Planning Permission Granted for Darwin Green Phase 4

HTA achieved planning for Darwin Green Phase 4, one of a six-phase suburban housing masterplan to the northwest of Cambridge City Centre. The scheme was developed throughout 2021-2022 through extensive workshops with the Cambridge City Council Urban Design and Planning teams to respond to feedback from a number of design review panels, accessibility panels and statutory consultees. The quality of the design is testimony to the collaboration of this design development process with Cambridge.

The Darwin Green neighbourhood of 363 homes is part of a wider cycle network with excellent connections as part of Cambridge’s established active travel culture. The proposals enhance the connections and green corridors established in the wider masterplan. The landscape is at the heart of the proposals, with a vehicle-free green link through the middle of the neighbourhood supported by rain gardens, street planting and pockets of open space to prioritise travel by foot and bike.

The blue and green infrastructure across the neighbourhood provides quality amenities for residents, varied species, and habitats to improve biodiversity, reduced hard landscaping to control overheating urban spaces, and slows down water runoff from hard surfaces to improve urban drainage systems and further contribute to habitat biodiversity.

 Bicycle storage is a major consideration in the house design, with cycles in secure stores integrated at entrances and driveways for direct access from the street and often with direct access to vehicle-free routes and wider cycle networks.

Innovative house types activate dense mews streets with several flat-over garage types and short walk-up blocks with individual front doors and private stairs from ground level. These types, combined with four-storey apartment blocks in key frontages to the park along the Southern boundary and the green corridor along the northern boundary, provide 342 homes at a density of 73 dwellings per hectare.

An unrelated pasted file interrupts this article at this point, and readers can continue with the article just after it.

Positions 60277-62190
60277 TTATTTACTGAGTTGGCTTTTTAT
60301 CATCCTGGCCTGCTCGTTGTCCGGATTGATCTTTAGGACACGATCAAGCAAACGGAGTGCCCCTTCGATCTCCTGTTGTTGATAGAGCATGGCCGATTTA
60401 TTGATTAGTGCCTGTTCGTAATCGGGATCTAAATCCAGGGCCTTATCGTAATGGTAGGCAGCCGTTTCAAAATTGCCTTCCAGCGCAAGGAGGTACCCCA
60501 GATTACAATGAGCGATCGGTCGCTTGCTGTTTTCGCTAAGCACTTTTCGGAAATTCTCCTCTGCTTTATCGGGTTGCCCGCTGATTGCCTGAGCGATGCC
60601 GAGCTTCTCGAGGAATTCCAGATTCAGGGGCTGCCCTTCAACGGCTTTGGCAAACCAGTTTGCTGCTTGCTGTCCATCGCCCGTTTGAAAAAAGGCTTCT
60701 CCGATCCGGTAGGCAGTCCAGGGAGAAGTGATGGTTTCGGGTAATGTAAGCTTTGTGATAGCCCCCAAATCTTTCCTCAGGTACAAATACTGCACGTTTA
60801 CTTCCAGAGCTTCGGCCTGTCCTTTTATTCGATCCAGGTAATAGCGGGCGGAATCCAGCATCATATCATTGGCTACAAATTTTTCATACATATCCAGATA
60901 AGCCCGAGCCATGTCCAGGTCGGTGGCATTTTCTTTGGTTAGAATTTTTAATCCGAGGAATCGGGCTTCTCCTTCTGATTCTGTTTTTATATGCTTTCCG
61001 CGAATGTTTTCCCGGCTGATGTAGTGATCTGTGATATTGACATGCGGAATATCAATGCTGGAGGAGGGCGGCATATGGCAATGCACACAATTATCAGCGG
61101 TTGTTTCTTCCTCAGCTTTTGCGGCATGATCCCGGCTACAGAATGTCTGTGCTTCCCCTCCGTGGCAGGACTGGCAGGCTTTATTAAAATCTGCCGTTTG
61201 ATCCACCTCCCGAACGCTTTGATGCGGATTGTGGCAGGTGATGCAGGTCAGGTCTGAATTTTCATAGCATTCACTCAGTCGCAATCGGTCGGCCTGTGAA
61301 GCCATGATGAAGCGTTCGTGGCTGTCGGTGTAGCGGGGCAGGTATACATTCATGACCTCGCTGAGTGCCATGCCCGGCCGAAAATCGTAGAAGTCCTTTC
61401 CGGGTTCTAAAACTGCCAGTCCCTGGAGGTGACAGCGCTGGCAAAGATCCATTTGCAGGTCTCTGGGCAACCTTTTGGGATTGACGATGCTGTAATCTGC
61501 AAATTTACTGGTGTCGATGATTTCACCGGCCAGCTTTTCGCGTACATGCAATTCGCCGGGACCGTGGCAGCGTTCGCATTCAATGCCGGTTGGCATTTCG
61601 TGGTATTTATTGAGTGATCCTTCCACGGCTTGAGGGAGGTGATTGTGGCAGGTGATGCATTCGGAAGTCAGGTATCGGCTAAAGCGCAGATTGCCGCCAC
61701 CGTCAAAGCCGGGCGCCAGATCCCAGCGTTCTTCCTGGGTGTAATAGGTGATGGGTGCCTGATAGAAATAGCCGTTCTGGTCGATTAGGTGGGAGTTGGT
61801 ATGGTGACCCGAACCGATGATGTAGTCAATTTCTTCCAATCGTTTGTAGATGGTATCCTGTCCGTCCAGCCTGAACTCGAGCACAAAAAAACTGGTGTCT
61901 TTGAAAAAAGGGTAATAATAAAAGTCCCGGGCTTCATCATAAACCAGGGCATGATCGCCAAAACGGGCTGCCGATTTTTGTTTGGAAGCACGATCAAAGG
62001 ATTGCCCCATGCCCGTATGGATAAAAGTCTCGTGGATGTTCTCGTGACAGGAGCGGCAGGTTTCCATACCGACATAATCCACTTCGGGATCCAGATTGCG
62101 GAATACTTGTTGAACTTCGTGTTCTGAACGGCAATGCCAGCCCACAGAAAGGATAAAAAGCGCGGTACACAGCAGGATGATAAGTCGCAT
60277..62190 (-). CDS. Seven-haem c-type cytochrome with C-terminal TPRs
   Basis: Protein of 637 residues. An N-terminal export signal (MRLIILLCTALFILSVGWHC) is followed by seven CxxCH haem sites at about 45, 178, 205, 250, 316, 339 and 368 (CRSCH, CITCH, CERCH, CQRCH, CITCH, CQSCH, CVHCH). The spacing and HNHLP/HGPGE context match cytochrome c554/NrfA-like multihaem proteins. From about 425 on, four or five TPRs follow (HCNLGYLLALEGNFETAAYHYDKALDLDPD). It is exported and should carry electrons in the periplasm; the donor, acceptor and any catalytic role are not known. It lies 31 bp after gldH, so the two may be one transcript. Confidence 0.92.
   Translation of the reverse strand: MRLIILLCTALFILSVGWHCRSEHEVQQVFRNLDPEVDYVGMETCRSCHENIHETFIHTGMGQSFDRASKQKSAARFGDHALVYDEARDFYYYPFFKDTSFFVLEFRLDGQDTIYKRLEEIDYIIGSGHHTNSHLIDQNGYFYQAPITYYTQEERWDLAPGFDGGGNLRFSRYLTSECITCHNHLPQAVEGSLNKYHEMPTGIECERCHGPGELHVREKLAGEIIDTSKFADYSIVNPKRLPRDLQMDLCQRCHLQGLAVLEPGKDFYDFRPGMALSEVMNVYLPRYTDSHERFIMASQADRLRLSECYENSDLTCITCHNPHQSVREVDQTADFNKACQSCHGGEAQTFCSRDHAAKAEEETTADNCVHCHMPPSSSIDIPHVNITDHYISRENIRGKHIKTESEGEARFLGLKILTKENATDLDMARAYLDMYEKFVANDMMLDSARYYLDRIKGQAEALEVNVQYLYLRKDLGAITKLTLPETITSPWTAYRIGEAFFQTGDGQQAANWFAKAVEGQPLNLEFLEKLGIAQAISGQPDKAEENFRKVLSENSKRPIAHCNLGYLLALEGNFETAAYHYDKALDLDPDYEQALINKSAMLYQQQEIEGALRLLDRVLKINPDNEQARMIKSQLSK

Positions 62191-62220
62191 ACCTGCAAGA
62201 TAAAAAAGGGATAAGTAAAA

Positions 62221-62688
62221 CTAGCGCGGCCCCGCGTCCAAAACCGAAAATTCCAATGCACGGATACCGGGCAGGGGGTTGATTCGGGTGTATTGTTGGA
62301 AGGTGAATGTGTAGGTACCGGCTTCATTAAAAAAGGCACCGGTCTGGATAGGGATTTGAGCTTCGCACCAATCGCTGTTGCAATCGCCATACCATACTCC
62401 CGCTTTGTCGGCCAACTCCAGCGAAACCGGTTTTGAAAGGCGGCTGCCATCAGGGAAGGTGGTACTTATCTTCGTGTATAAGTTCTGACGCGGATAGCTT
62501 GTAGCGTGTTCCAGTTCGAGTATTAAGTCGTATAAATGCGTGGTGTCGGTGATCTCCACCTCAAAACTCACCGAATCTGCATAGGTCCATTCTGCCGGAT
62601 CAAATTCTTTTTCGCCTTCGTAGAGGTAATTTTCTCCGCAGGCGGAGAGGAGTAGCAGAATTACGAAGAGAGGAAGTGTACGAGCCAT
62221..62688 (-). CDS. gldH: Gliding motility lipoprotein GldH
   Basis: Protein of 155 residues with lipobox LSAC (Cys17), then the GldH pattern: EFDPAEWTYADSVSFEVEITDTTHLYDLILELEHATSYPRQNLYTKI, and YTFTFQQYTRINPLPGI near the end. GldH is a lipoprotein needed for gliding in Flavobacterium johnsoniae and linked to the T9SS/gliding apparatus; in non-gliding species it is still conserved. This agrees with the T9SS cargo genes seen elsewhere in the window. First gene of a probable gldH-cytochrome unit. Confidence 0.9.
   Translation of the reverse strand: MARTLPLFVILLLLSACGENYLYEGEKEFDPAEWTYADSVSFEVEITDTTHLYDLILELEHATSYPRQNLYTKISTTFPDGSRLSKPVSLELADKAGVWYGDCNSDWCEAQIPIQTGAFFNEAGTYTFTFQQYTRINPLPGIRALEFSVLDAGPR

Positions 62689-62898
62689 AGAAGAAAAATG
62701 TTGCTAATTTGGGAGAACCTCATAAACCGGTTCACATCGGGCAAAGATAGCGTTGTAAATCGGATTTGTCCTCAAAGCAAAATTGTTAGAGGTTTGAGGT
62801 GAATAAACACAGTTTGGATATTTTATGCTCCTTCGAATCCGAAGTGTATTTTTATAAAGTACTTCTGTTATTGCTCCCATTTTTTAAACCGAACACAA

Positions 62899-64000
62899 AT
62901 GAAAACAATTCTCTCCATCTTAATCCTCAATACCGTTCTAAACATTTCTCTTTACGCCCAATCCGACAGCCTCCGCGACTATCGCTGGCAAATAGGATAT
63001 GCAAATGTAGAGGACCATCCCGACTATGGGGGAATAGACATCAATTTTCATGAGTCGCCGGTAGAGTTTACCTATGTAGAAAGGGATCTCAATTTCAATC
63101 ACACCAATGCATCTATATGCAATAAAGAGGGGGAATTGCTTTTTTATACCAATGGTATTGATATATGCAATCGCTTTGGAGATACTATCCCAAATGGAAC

The proposals feature a bespoke house type developed by HTA as the winning entry for the Architects Journal / Barratt - ‘HOME OF THE FUTURE’ competition. The innovative house type provides an aspirational home that addresses our changing living patterns and the challenge of climate change. The layout is designed with flexibility, allowing people to stay within their home and adapt it over their lives rather than move. A highly efficient fabric combined with massive cross and stack ventilation opportunities allows the house to stay cool even in peak predicted future temperatures. The daylight levels in the living room are greater than 10%.

 A network of open spaces centred on the green link provides amenity space for residents, vehicular separation and increased ecological value in the neighbourhood. In addition, the evaporative cooling nature of soft landscaping contributes to the cooling of hard-landscaped urban spaces. Reduced hard landscaping throughout the site will also reduce the carbon impact of the site materials. This is particularly marked in mews streets to the rear of apartment blocks where parking has been integrated beneath the built footprint to reduce surface parking and increase soft landscape.

 Proposed window details address key concerns around daylight/sunlight levels and strategies to reduce overheating. Key south/south-west facing windows have brise soleil shading devices and pergola structures integrated with balconies to reduce solar gains in the hottest summer months. All apartments are dual aspects, benefitting from the capacity for through ventilation.

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